Because geographic differences in heath care have been found for many diseases, including those affecting children, there are probably geographic differences in the health care of young children with sickle cell disease.
Consequently, survival of young children with sickle cell disease might differ among geographic areas.
This study's objective was to identify areas in the United States where young children with sickle cell disease are at especially high and low risk of dying.
Using U.S. death certificate data from 1968 through 1992, the authors calculated the mortality rates of I - through 4-year-old black children with sickle cell disease for states, counties, and cities.
Deaths from trauma, congenital anomalies, and perinatal conditions were excluded.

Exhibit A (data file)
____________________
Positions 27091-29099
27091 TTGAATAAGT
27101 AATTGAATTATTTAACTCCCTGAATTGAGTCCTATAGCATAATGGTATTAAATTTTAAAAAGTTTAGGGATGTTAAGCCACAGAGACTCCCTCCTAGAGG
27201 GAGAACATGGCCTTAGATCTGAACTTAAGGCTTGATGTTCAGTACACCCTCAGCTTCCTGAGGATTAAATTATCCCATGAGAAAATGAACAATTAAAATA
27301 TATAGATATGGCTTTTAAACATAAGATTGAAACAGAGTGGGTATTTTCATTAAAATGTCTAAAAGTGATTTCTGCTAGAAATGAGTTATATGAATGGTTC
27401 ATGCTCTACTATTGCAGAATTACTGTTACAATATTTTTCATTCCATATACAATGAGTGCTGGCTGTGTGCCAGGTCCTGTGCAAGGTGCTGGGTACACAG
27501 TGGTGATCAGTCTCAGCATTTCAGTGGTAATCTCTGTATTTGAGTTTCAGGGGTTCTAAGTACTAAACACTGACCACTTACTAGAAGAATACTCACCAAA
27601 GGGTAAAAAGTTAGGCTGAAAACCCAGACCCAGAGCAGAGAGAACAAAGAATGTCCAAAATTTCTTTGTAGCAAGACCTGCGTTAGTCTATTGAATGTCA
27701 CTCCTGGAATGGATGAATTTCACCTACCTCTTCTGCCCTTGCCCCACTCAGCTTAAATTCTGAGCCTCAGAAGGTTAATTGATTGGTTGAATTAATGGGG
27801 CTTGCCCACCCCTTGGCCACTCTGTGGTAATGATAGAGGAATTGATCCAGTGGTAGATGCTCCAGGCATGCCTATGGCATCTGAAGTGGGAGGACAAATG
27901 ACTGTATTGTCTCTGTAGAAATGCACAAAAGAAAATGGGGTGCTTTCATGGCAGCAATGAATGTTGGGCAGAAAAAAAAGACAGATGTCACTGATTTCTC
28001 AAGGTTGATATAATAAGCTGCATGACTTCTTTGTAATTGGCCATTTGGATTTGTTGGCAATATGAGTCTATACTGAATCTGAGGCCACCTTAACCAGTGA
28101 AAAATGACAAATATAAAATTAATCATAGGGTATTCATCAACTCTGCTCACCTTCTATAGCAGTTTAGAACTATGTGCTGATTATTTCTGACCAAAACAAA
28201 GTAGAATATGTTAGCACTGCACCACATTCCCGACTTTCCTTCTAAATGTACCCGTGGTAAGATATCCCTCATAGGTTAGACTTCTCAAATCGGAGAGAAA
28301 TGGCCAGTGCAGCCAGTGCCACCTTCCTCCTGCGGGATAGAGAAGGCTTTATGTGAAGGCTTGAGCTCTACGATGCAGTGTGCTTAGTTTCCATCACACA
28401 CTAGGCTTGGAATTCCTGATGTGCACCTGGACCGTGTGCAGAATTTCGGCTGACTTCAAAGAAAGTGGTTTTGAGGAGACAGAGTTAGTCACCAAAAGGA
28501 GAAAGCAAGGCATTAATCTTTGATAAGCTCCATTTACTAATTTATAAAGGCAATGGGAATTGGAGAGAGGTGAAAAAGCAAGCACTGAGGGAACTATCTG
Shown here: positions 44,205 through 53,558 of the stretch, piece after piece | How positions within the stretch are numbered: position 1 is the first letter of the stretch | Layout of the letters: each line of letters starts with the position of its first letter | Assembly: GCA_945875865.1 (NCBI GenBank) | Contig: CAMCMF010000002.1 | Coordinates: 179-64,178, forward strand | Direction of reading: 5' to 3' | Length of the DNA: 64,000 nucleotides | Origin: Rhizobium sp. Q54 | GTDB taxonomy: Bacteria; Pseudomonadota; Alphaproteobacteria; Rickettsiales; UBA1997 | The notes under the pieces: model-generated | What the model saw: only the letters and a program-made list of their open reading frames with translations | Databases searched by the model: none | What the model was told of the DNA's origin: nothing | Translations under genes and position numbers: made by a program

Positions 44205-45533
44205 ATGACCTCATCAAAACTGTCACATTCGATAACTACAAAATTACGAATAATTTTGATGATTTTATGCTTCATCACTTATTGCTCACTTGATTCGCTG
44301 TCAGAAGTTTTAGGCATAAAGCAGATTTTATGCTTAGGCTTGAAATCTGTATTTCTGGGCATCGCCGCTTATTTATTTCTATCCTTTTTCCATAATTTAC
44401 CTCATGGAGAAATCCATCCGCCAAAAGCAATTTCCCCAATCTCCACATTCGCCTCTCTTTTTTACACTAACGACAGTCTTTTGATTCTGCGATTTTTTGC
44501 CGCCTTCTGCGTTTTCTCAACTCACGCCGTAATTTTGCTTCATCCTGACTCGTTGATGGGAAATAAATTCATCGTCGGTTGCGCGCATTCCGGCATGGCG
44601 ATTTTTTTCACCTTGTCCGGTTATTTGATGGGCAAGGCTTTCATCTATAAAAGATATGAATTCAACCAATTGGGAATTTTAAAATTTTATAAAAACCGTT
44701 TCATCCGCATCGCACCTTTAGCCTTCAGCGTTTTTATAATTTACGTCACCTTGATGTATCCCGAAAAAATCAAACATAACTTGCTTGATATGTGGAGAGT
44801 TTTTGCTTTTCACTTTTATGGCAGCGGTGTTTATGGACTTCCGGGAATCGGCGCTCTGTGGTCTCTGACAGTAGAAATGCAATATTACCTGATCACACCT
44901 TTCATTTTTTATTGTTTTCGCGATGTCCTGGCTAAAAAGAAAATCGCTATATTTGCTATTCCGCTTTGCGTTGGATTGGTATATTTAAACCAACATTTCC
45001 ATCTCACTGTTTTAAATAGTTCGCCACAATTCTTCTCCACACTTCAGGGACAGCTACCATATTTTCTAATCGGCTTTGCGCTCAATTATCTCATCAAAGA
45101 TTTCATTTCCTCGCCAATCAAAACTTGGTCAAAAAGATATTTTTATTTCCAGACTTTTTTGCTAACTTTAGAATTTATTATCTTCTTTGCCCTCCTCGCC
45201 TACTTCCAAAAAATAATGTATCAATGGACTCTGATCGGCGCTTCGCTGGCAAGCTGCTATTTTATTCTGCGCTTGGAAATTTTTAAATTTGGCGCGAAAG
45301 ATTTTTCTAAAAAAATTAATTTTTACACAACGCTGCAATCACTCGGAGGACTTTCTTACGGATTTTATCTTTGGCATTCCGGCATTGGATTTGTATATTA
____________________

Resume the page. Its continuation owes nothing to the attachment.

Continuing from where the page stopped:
From 1968 through 1980 and from 1981 through 1992,1-through 4-year-old black children with sickle cell disease in Florida had a markedly higher risk of dying, and those in Pennsylvania had a markedly lower risk of dying, than the average I-through 4-year-old black child with the disease in the United States.
From 1981 through 1992,1 through 4-year-old black children with sickle cell disease in Maryland had the lowest mortality rate in the nation.
During the same time period, I - through 4-year-old black children with sickle cell disease in five counties in Florida were at especially high risk while in Baltimore no young black children with the disease died. (...)
Mots-clés Pascal : Anémie hématie falciforme, Répartition géographique, Mortalité, Qualité, Soin, Enfant, Homme, Etats Unis, Amérique du Nord, Amérique, Epidémiologie, Système santé, Hémopathie, Anémie hémolytique, Hémoglobinopathie, Maladie héréditaire
Mots-clés Pascal anglais : Sickle cell anemia, Geographic distribution, Mortality, Quality, Care, Child, Human, United States, North America, America, Epidemiology, Health system, Hemopathy, Hemolytic anemia, Hemoglobinopathy, Genetic disease
Notice produite par :
Inist-CNRS - Institut de l'Information Scientifique et Technique
Cote : 97-0172530
Code Inist : 002B19A01. Création : 21/05/1997.